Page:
The only way you can prove your airplane to be free of flutter tendencies is to flight test it with that purpose in mind. This is a potentially dangerous adventure and must be done only under carefully controlled conditions. You must prove that your airplane is controllable, free from flutter, and will be safe to fly. No amount of reassurance derived from theoretical calculations can substitute for this requirement.
Other Flutter Provoking Conditions
Although there is less risk of encountering flutter in slower aircraft than in high performance types, individual builders can cause changes, inadvertently, which could introduce flutter tendencies. For example, a wing lacking torsional rigidity could induce a bad case of aileron flutter even at the relatively low airspeeds generally associated with low and medium-performance aircraft.
A newly constructed aileron or elevator that is excessively heavy (due to the use of heavier substitute materials or uncalled for reinforcements) can be flutter-prone. Flutter is most difficult to suppress in very large or heavy control surfaces and the balance weight requirement becomes excessive.
Would it surprise you to learn that even time-tested production-line aircraft are not immune to the flutter phenomenon? True! The reason being that anytime anything changes the balance of the control surfaces it may induce flutter in an aircraft that has had no history of such tendencies. For example, there have been instances where flutter developed simply because mud adhered to the control surfaces following muddy field operation.
In an incident reported by the FAA, moisture had collected inside the ailerons during winter operations and had frozen (seems to happen every winter) thereby causing an unbalanced condition that was not detected during the preflight . . . result? In-flight flutter and an accident.
During the long days and nights in the life of an aircraft many changes take place. Dirt accumulates inside the control surfaces, patches are added to repair dings and tears, and in time, the surfaces are repainted. All of these things cause a cumulative change in the mass balance of the control surface. At some point, the amount of change becomes just too much . . . and increases the risk of flutter if no steps are taken to rebalance the reworked surface.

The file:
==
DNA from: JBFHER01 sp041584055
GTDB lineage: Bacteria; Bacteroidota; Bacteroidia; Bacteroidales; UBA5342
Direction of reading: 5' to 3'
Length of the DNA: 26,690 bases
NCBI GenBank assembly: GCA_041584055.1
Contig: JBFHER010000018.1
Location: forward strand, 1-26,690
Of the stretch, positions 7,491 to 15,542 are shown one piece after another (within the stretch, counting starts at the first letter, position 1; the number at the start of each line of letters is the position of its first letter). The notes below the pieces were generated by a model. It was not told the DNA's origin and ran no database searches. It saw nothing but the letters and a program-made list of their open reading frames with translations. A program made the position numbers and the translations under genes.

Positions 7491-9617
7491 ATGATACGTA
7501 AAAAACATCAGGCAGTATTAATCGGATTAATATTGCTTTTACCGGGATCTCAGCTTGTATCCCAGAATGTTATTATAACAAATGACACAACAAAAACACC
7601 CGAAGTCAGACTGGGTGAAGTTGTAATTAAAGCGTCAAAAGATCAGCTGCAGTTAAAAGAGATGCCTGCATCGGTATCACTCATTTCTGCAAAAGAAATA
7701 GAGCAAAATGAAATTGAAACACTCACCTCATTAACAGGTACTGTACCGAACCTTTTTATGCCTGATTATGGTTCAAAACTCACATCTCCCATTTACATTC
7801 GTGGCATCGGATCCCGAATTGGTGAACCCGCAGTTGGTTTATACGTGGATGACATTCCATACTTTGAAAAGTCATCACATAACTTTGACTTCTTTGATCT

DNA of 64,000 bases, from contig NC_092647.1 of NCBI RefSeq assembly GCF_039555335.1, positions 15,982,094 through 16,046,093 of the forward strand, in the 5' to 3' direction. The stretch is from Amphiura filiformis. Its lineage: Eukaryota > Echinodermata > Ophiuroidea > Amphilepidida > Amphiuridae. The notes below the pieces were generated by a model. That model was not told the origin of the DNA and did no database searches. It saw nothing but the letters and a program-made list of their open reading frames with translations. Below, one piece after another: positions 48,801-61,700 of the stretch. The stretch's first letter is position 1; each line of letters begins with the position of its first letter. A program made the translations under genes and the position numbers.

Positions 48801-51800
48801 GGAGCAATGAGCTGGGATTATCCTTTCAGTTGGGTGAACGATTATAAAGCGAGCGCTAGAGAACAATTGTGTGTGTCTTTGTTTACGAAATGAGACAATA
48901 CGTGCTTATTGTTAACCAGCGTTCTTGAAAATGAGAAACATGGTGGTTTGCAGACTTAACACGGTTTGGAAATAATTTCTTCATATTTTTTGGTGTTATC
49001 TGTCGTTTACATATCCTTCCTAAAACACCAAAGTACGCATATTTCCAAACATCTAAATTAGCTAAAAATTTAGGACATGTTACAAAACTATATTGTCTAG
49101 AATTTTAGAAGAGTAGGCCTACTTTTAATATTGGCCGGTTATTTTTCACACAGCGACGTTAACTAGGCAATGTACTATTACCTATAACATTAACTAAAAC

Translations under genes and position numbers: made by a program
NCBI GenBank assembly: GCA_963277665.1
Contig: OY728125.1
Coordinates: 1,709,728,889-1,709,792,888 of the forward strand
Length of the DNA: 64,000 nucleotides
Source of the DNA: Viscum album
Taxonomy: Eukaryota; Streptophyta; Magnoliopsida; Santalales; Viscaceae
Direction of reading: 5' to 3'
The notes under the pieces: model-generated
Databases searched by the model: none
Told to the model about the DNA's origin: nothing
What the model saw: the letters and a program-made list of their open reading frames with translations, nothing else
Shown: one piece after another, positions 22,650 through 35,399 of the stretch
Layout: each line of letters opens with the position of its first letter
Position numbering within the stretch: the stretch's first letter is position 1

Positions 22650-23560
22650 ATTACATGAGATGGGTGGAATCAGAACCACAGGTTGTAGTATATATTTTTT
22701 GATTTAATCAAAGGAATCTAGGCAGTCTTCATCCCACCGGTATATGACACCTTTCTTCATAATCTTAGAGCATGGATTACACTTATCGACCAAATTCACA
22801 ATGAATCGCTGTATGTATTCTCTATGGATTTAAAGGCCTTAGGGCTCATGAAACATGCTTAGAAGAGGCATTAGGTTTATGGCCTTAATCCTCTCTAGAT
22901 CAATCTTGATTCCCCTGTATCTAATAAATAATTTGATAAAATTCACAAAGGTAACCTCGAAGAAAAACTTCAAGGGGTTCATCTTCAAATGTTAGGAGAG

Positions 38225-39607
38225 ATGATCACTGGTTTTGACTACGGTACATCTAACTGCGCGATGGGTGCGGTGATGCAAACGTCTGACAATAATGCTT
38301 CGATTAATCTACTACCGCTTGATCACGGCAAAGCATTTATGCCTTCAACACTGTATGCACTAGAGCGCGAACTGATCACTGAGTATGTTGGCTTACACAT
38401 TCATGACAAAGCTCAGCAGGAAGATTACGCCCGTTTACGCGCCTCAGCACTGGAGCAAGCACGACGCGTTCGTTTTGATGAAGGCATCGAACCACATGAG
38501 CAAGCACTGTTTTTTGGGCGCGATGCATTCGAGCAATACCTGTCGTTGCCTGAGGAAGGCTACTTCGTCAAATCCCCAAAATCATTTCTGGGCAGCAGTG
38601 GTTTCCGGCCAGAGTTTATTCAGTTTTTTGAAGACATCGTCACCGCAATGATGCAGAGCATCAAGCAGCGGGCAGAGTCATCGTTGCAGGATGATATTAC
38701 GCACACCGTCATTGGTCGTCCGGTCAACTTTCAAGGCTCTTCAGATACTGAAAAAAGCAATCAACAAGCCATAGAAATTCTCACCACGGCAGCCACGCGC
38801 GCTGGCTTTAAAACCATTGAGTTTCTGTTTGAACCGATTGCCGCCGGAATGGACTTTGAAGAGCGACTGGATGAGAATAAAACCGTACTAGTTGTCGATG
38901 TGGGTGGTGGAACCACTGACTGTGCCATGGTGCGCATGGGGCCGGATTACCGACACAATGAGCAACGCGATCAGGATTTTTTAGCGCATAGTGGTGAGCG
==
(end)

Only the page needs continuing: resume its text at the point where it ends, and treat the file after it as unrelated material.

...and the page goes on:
Loose balance weights, water absorption in foam structures, improperly located or clogged drain holes are all elements which could contribute to an aerodynamic imbalance situation and result in flutter.
Avoid free play or slack in the control cables. Stiffness in the control system does have a useful damping effect on the control surfaces further inhibiting flutter tendencies. However, this should not be completely relied upon as later, in service, the wear and occasional lubrication could free the system of much of its original friction and result in an increased risk of flutter.
Adding a fixed trim tab to an aileron can further upset a marginal balance condition.
Controllable trim tabs, too, can be a problem. Trim tab control linkage failures and trim tabs with loose or improperly installed and adjusted linkages have caused a considerable number of accidents and near accidents by exciting flutter in the control surfaces to which they are attached. A recent incident of that nature has just come to my attention. Involved was a widely built and proven design . . . the staid ol’ Emeraude. Here's how it happened.
Flutter . . . A First Hand Account
"I knew the trim wasn't working - but who needs trim for a ten minute every-which-way hop! I'm not one for flying level long, so we went into a turning dive -somewhere over 140. All hell broke loose and I about lost control . . . elevator flutter - it was violent! Honest, each wing and the whole tail was shuddering.
I came off the power . . . leveled my wing . . . very hard to do, and started looking for a place to dump her. About 90, the flutter slowed but still bad - at 80 it quit!
I kept my head, let her glide for a few seconds and then added power - kept my nose high and flew back to the airport but slow - making shallow turns and a long straight in to a God awful landing - but safe!
Once on the ground I found the problem - the trim tab. Suddenly I remembered. Earlier a boy and his dad were visiting with me while I was working on my brakes. The boy was in back playing with the elevator. He must have bent the tab control wire - leaving the tab to start fluttering at high speed - thus causing the elevator to flutter.
It took two minutes to fix the cable. I checked for other damage - none. She is an awful strong design, that Emeraude.
It took a little longer to get up enough guts to fly her again, but I did the same day.
She's fine now but I have a little more respect for small items. I also preflight a little more carefully now. I don't know if you have ever experienced flutter or really know what it's like - I'm afraid of it now."
There are not too many folks around who can tell you, first hand, how sudden and destructive control flutter can be. We do know it can happen and does happen all too often. This gent was lucky. He had a good stout airplane and did just the right thing.